May 21st 2013

Gun law in the shires (UK)

Images of paramilitary-style policemen with assault rifles in Luton are a shocking
confirmation that law and order has collapsed in parts of the country


This is an article from the UK's Daily telegraph, reporting what many would like to ignore since the 1997 extreme 'firearms control measures. As is so predictable, the gangs rule the streets in many places and everyone else is left defenseless, not to mention victims too often being treated with casual disdain.

By Telegraph View, 16 May 2013

Daily Telegraph article origin

Armed police patrol the Marsh Farm estate in Luton after a spate of shootings,

In an age of terrorism, we have become used to seeing armed police at major railway stations and airports, or guarding other potential targets such as embassies. But when officers with guns are needed to patrol the streets of an English town because of an upsurge in gang shootings, it seems we have reached something of a watershed in our national life.

The images of paramilitary-style policemen with assault rifles escorting parents and children to school in Luton are a shocking confirmation that law and order has collapsed in parts of our country. In the past four months, there have been nine gun-related incidents on two estates in the Bedfordshire town. Last weekend, a 16-year-old boy was shot in the back and may be paralysed.

Many residents say they are too frightened to venture out of their homes and that they find the presence of the armed officers "reassuring", despite their forbidding appearance. But how much more reassured might they have been had these crime-ridden estates not fallen under the sway of the gangs in the first place? The police did put extra patrols and resources into the notorious Marsh Farm estate after rioting in the mid-Nineties and they are now out in force again, intending to "get a grip" on the gang problem. But clearly, after nine shootings, they lost control some time ago.

Policing these areas is difficult and officers have arrested around a dozen people in connection with drugs and firearms offences. But people in Luton, and others afflicted by such violence, are entitled to ask how armed gangs have been allowed to flourish with apparent impunity for so long. Once the perpetrators of these shootings have been tracked down, the police must ensure that the law-abiding people who live on estates such as these are not abandoned again.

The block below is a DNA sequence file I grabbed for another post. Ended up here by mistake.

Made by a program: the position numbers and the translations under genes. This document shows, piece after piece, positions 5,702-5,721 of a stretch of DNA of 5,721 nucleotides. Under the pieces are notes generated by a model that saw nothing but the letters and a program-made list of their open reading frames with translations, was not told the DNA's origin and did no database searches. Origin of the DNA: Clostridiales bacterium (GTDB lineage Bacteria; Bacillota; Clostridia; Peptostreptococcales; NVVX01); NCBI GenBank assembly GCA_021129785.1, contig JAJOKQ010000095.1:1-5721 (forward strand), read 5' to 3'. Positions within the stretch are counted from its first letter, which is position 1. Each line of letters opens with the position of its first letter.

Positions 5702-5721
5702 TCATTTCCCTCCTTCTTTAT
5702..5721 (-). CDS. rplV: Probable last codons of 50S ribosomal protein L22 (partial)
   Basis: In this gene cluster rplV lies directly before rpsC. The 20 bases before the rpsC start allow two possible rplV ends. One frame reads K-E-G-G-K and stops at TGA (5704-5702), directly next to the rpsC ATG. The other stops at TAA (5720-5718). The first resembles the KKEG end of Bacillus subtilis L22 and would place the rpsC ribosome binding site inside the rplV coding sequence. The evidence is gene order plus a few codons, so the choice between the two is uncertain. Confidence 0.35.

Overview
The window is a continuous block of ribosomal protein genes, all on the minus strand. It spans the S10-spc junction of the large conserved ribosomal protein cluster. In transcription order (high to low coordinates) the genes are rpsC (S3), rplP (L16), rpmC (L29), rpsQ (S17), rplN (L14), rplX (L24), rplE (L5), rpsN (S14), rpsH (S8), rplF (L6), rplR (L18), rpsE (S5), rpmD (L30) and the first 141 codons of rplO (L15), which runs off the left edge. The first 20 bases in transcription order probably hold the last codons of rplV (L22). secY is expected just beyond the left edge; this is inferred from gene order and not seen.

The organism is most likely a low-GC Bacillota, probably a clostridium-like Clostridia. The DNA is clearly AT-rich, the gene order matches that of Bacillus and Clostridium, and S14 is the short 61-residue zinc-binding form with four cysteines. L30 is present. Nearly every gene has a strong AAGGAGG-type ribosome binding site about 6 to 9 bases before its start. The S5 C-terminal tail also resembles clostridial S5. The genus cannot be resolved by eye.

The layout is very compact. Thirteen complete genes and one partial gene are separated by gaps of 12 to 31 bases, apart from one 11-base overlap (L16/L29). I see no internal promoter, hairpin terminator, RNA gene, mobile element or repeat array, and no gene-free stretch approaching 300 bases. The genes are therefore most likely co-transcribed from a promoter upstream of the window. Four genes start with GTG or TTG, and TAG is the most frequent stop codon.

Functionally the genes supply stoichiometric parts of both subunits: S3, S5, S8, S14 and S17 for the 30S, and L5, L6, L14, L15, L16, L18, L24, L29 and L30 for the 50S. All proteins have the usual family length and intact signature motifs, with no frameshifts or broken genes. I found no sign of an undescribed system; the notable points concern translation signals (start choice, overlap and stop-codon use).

Comments can be found from this page link.

Here are just some examples of the comments:

Whilst gun proliferation as in the USA would not be good, it also has to be realised that in the land of the gunless, the man with a .22 is king. Arguably, gun prohibition has thus led to an increase in the use of guns by criminals.

If a few of the more responsible members of the public are allowed to keep guns (as things used to be) then that greatly reduces the advangate of carrying a gun whilst committing crime.

It's not just the issue of being able to own and carry a weapon for self defense. It also includes a robust view of self defense, where the victim will always be given the benefit of the doubt and be treated as a victim and not a criminal.

Of course, gun control has no basis as an anti-violent crime initiative. Never has, never will.

It's been going on for 9 decades, and emerged at a time when the UK was awash with weapons and insignificant crime levels.

The UK is just finding out the hard way about the consequences of gun control and concomitant destruction of the right to defend oneself.

Once you grant the unlawful more rights than the lawful and make the lawful responsible for the actions of the unlawful, you destroy the entire basis of a law-abiding society.

Reversing this will not be easy for you.

". . . But when officers with guns are needed to patrol the streets of an English town because of an upsurge in gang shootings, it seems we have reached something of a watershed in our national life ... "

There is a particular problem with gang conflict. It is that the victims - the principal witnesses - almost invariably do not wish to deal with the authorities. Take a real example of a lad being walked into hospital by a bunch of yobs. He had a stab wound to the chest. Police are called. Victim refuses to speak to them. Yobs disappear. Another example comes to mind where a lad with four minor stab wounds (inasmuch as any such injury can be regarded as minor) had "fallen over". Evidence gathering opportunities in the golden hour after the event are immediately limited. Indeed some some of the more 'minor' events are not reported at all.

Why do they take this line? If you or (certainly) I were stabbed we would be filling Plod's pocket book in no time. But that is because we are different. We play by the rules. If we're stabbed it would be because we'd blamelessly disturbed a burglar or were being robbed or something. We'd be a straightforward case of good guy versus bad guy.